Around the world, more people are becoming concerned about climate change and the effect it has on the environment. Costa Rica may be known for its pristine beaches and lush jungles, but it also happens to be one of the most sustainable countries in the world. The largest provider of electricity in the country operates almost completely on hydropower and is able to operate for months without the need to burn any fossil fuels. Even though Costa Rica makes hardly any contributions to global climate change, this small country in Central America is one of the most hardworking countries in the world when it comes to attempting to limit greenhouse gases.
The country has actually set a goal of becoming carbon-neutral, and is even considering a vehicle carbon tax as part of a plan to eliminate high-polluting vehicles. While many other countries in the world, including Australia, continue to churn out CO2 at aggressive levels, Costa Rica embarked on a commitment to conservation decades ago. Today, the Costa Rican government has embraced a number of environmental causes.
Home to a population of approximately 5 million people, many of whom are poor, Costa Rica depends heavily on agriculture, primarily for exports of sugar, coffee, and bananas. But another industry is rapidly burgeoning in the country: eco-tourism. Visitors from around the world are flocking to Costa Rica to take advantage of the opportunity to see the rainforests. However, erratic rainfall levels and rising temperatures are now threatening everything from agricultural crops to the tourism industry.
A History of Demonstrating Commitment to Change
In the mid-2000s, the small country decided to take action and began to take aggressive steps toward battling climate change. Over the years, Costa Rica has demonstrated the ability and willingness to take a number of bold moves in an effort to do whatever is deemed best for the country. Whether it was abolishing the military in the 1940s to building an unrivaled network of wildlands and parks, Costa Rica is more than able to tap civic pride to accomplish goals.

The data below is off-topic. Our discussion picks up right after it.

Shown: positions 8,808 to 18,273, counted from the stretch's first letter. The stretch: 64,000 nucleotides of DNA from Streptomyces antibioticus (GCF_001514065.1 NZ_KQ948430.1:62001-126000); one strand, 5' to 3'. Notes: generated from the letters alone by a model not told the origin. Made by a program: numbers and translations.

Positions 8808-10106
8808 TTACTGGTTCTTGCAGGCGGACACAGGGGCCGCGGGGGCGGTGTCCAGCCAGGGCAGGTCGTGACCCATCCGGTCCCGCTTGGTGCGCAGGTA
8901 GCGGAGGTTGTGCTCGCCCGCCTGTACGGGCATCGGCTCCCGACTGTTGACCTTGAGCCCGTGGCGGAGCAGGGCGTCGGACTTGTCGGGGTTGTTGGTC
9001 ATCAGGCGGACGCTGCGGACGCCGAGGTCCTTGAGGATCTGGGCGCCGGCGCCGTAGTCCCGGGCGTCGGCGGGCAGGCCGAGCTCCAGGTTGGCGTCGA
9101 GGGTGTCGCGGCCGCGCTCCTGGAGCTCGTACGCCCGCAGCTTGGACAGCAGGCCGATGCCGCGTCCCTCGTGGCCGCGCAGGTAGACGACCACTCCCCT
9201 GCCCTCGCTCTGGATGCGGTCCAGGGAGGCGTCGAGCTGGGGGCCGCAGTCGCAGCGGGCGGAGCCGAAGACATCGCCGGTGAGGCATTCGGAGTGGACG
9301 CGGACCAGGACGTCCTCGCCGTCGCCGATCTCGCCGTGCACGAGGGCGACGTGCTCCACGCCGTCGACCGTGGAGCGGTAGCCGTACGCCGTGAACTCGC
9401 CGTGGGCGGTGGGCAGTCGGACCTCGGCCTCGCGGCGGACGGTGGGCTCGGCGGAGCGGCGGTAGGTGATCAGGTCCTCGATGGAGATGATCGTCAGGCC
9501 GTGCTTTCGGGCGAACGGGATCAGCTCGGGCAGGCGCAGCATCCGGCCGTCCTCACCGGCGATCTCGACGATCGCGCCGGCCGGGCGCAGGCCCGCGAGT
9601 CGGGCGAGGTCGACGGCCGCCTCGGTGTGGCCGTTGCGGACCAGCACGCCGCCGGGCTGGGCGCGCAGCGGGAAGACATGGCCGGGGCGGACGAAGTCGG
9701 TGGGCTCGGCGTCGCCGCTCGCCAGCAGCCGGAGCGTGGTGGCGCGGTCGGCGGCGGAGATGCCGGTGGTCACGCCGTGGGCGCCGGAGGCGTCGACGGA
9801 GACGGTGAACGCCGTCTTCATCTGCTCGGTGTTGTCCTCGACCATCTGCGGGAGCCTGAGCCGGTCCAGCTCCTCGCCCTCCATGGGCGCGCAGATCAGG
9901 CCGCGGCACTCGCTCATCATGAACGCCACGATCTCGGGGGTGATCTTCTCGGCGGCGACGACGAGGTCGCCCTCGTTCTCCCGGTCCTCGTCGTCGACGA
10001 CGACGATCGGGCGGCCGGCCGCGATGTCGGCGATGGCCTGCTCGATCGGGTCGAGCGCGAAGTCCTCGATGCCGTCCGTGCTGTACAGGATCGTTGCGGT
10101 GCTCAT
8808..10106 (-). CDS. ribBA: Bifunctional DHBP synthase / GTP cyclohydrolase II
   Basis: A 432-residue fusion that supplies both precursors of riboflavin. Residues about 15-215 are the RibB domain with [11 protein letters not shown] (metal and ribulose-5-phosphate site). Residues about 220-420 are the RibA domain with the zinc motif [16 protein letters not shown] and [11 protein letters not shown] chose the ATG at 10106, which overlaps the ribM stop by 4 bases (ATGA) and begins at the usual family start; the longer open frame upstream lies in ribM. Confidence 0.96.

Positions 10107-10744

In 2007, the country announced plans to reduce net carbon output to zero. Fortunate to have abundant amounts of clean energy, Costa Rica now reports that more than half of its electricity is generated by hydropower. The country is also able to rely on geothermal energy as well as wind and solar energy.
Even so, while Costa Rica had hoped to reach a carbon-neutral goal by 2021, it now looks as though that will not be possible, due largely to lower-than-expected levels of carbon being stored in the forests, and a rising number of vehicles. Despite the disappointing news, Costa Rica is making the most of its resources, and already developing plans to create a massive commuter train, as well as considering implementing a carbon tax for older vehicles. As the country is quick to point out, Costa Rica is one of the most beautiful places in the world, and needs to be protected.